On July 27th 2020, a group of physicians calling themselves “Frontline Doctors” posted a video to Facebook, YouTube and Twitter. The video displays licensed medical doctors in front of a supreme court building (1) advocating the reopening of schools, (2) suggesting that there are public health costs of lockdowns (e.g., excess suicides, cases of depression, domestic violence, and substance abuse) and (3) extolling the virtues of zinc and hydroxychloroquine (a drug whose robust supply is essential for managing lupus and other ailments) in treating and preventing COVID-19 infections. By the morning of July 28th, the video had roughly 14 million views and had been removed from every mainstream platform that had initially hosted it for violating their coronavirus misinformation policies. On the same morning, I became curious and watched the video elsewhere. It was not hard to find.
Lesson one: Despite claims that private social media companies regularly violate persons’ free speech rights, actions by private companies to censor content are much less worrying than similar actions by state agents. This is partially because it’s relatively easy to access content that private parties take down. Less so when the state does it.
On July 29th, the New York Times’ David Leonhardt ran a “morning briefing” indicating that the video had been removed for suggesting that hydroxychloroquine was an effective cure and that masks were unnecessary. The remark on masks was a mere snippet of the much broader message. “You don’t need a mask,” Stella Immanuel said, “there’s a cure.” She herself admits to wearing a surgical mask, so presumably she does not mean that there is no reason to wear a mask in the absence of the drug’s widespread deployment. Other doctors who spoke at the event clearly advocate social distancing and mask-wearing practices.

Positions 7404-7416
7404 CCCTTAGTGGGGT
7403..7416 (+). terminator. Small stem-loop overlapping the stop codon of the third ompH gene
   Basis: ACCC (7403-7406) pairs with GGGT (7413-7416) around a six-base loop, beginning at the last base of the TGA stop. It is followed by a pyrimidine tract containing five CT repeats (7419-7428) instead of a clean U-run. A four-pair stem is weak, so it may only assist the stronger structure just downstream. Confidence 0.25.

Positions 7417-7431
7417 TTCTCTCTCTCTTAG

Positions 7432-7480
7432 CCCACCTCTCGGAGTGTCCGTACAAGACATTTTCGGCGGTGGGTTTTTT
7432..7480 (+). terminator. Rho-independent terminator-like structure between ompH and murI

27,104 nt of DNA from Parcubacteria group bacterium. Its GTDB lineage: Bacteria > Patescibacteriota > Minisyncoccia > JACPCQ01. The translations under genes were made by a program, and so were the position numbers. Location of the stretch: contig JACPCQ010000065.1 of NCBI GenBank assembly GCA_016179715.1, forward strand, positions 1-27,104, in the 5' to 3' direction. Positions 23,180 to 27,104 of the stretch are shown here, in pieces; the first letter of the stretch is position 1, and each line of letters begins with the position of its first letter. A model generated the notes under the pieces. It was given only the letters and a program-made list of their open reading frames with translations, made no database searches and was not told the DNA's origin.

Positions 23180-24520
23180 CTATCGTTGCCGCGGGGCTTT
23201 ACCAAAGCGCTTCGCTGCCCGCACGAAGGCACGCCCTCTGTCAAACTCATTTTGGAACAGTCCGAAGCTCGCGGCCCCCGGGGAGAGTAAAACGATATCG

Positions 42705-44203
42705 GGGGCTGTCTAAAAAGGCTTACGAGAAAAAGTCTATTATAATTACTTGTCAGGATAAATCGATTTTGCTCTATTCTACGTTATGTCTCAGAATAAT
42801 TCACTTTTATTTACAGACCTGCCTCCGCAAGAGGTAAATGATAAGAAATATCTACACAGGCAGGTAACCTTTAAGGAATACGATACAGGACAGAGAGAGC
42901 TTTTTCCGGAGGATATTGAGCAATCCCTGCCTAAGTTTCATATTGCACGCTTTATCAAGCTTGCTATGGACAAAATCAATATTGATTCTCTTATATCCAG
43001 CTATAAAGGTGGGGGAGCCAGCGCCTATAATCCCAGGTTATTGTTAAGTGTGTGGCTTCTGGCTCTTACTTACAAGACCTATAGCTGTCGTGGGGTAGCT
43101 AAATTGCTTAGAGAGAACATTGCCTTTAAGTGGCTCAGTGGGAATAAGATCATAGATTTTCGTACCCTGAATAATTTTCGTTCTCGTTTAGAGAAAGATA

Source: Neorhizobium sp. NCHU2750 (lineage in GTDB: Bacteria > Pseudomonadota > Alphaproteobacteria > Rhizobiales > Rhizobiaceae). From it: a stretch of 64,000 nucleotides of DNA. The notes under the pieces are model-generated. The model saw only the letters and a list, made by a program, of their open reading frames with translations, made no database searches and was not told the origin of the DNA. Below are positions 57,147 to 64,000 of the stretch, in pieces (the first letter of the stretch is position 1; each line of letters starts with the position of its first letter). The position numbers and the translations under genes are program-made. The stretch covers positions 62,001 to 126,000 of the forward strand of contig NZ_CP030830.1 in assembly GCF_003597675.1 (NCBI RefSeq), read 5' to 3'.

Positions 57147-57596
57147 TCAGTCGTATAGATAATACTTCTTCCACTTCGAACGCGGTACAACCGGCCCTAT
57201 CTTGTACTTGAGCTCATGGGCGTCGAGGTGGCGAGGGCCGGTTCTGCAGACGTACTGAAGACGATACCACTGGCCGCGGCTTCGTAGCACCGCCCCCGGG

But leaving this claim aside, there is at least some truth in the main of what these doctors were saying. The segment lasted over 45 minutes, only a small portion of which contained anything about masks and only some of which concerned hydroxychloroquine . Many of the group’s claims about the safety of reopening schools and the hidden public health costs of lockdowns are largely uncontroversial. Others, e.g., that Sweden’s response represents an alternative approach to locking down are likewise true, even if the results of Sweden’s alternative approach have been mixed. Labeling the entire segment false or misleading thus does disservice to what’s true in it.
Lesson two: John Stuart Mill was right that censored content that is false often contains important half-truths and that this matters when considering whether to suppress it.
In the same piece, Leonhardt claimed that confusion induced by social media platforms’ failure to aggressively censor content is among the most noteworthy causes of the United States’ comparatively bad coronavirus outcomes. (Leonhardt also cited Sinclair’s media network, which broadcasts content downplaying the risks of the virus.) Let’s leave aside the fact that the causal explanation of the U.S.’s performance relative to its peers is a matter of some complexity and focus instead on something striking about the causal claim he in fact makes: that social media companies’ lack of censorship deserves a large portion of the blame for these outcomes.
But notice that reporters like Leonhardt at mainstream media outlets have likely done more than any social media platform to spread this particular video’s message. Had the message merely remained on Twitter, YouTube, and Facebook (as so much content does) I would not have watched it. The same is surely true for countless others. But because the video’s content, which might have otherwise maintained a kind of cult viewership, was covered by all of the major news outlets, lots of people sought it out. This is the Streisand Effect in action: very often, attempts to suppress information lead to its viral spread. This matters because there are in effect two possibilities: either the ineptly suppressed content is dangerous or it isn’t. If it is genuinely dangerous, then Leonhardt (and others like him) have acted irresponsibly by their own lights by drawing much more attention to it. If the content of the video is not genuinely dangerous, on the other hand, then the main justification for removing the content in the first place is implausible.